BBC Says Jerusalem Bus Exploded, Refuses To Call Act ‘Terrorism’
On the afternoon of April 18, an explosion occurred on a public bus in Jerusalem, injuring 21 people. Within a couple of hours, the police and security services had established the cause of the incident: terrorism.
“Police and rescue officials confirmed 21 people were hurt when the number 12 city bus exploded on Moshe Baram Street in the Talpiot neighborhood of the capital at about 5:45 p.m., setting the bus on fire.
A second intercity bus nearby and a car were also burned in the blast.
Related coverageSeptember 19, 2016 6:32 am
Jerusalem police chief Yoram Halevy told the media the blast was caused by an explosive device placed on the bus, putting an end to hours of speculation over whether the blast was terror related or a technical malfunction.
“When a bomb explodes on a bus, it is a terror attack,” he said, adding it was unclear if the bomber had been on the bus at the time of the blast.”
Reporting on the incident began to appear on the BBC News website shortly after it took place, and early reports correctly noted that “[a]n Israeli police spokesman said it was investigating the incident, the cause of which was not immediately clear.”
As more information was made public, later reports informed BBC audiences that:
“A police statement said bomb disposal experts had determined that a device exploded in the back half of the bus.”
“A police spokesman told Israeli Channel 2 television that investigators were still trying to determine who had planted the bomb.”
However, none of the amendments made to the article currently going under the title “Jerusalem bus bombing injures 21” clarified that the authorities had confirmed that the incident was a terror attack, and the word terror does not appear at all in any of the report’s six versions.
Moreover, later versions of the article included commentary from Yolande Knell in which the perpetrators of numerous terror attacks on Israeli public buses during the second Intifada were described using the euphemistic term “militants.”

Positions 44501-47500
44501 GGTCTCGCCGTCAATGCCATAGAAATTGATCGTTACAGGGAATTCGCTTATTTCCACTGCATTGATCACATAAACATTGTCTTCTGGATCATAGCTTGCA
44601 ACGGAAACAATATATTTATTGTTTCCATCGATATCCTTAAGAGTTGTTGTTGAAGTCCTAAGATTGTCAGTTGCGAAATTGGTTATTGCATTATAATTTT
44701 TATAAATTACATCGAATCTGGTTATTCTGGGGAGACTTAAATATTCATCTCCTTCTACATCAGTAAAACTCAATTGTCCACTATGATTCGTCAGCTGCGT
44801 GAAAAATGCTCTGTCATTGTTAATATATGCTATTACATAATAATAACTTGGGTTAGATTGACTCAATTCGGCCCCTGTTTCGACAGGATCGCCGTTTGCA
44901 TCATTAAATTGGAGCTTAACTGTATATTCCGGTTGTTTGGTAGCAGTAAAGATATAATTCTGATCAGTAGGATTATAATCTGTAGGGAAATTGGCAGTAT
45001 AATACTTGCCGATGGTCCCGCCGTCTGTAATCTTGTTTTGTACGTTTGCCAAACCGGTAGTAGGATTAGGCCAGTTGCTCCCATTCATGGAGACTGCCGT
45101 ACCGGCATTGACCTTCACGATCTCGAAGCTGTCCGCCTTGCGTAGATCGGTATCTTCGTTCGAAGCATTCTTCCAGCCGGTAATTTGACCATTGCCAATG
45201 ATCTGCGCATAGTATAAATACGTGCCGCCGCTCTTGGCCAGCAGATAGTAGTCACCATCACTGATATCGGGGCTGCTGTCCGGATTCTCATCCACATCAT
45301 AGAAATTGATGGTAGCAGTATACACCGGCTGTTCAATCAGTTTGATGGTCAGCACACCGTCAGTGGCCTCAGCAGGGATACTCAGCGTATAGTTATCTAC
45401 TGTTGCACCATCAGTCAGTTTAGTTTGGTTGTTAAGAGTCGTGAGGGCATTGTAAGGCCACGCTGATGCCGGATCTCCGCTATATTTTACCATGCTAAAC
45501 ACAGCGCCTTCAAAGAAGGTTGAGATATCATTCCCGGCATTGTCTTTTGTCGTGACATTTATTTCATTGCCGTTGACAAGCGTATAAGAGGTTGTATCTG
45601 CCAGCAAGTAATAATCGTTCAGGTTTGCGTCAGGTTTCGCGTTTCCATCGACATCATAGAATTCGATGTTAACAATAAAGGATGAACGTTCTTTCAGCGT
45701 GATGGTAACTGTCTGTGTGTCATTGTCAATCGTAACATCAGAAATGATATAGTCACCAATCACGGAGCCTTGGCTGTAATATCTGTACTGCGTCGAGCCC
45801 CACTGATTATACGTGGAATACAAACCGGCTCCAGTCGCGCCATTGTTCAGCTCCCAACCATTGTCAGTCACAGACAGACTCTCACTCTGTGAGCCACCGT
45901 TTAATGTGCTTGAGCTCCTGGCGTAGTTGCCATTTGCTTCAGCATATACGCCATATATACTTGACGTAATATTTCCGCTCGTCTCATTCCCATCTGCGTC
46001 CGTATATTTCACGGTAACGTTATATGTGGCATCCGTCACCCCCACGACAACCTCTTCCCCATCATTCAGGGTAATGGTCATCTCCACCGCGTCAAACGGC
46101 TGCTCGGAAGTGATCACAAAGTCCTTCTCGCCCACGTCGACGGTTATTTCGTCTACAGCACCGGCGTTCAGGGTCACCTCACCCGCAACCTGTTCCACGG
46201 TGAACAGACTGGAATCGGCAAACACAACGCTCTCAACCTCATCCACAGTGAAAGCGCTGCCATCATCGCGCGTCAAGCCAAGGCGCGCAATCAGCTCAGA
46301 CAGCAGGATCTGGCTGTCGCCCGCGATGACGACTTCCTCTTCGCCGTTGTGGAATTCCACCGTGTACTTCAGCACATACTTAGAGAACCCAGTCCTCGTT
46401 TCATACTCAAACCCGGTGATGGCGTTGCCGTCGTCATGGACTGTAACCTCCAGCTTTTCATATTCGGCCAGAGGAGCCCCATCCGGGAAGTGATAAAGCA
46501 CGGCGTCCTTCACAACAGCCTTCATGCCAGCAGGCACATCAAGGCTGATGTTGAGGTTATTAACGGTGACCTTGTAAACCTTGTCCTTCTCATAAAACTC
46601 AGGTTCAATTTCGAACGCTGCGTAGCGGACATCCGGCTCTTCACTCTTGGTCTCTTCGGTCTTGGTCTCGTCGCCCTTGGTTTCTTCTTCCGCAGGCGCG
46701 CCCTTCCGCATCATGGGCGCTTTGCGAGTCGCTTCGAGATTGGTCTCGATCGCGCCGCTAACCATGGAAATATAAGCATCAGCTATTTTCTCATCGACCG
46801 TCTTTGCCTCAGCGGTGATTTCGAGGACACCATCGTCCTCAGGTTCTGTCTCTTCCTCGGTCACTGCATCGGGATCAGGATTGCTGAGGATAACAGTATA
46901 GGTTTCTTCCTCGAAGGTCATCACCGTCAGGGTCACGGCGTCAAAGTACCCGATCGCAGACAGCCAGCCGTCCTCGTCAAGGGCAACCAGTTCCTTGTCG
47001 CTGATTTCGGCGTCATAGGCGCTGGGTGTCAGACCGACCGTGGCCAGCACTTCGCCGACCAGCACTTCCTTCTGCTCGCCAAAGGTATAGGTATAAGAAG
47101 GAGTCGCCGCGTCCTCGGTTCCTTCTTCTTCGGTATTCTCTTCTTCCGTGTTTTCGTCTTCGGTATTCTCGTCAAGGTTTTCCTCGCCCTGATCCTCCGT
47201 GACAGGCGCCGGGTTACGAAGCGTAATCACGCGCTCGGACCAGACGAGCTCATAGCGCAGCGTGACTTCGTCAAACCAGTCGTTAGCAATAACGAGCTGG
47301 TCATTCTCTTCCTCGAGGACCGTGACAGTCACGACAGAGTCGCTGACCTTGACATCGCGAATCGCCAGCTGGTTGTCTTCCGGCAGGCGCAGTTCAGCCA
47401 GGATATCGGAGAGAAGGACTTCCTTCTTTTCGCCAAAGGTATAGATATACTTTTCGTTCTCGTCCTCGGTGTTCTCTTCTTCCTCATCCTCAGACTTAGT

“For many, images from the scene here will bring back worrying memories of the bomb attacks by Palestinian militants that last took place in this city more than a decade ago.”
Knell appears to have forgotten that a British citizen was murdered in a terror attack at a Jerusalem bus stop in 2011, and that bomb attacks on buses have occurred in other Israeli cities far more recently than “more than a decade ago.”
Similarly, readers of the final version of the BBC’s report were informed that:
“Palestinian militant group Hamas, which carried out a wave of bus bombings in the city in the early 2000s, praised Monday’s blast, calling it “a natural reaction to Israeli crimes”.”
“Hamas welcomed the attack in Jerusalem as a “natural response to the crimes of occupation,” but it did not claim responsibility.
Islamic Jihad welcomes the attack as “proof of the failure of security coordination” between Israel and the Palestinian Authority
The Popular Front for the Liberation of Palestine said it “welcomes the operation as a positive and important development of the intifada.”
It is, of course, difficult to imagine that had 21 people been injured by a bomb placed on a London bus, the BBC would have avoided using the word ‘terror’ in its reporting of the incident. But as we have known for quite some time, the corporation defends the double standards seen in its reporting of terrorism by claiming that attacks against Israelis are “very different” from those against civilians elsewhere (whilst refusing to clarify the rationale behind that claim), and it does not consider those double standards to be “a significant issue of general importance that might justify further investigation.”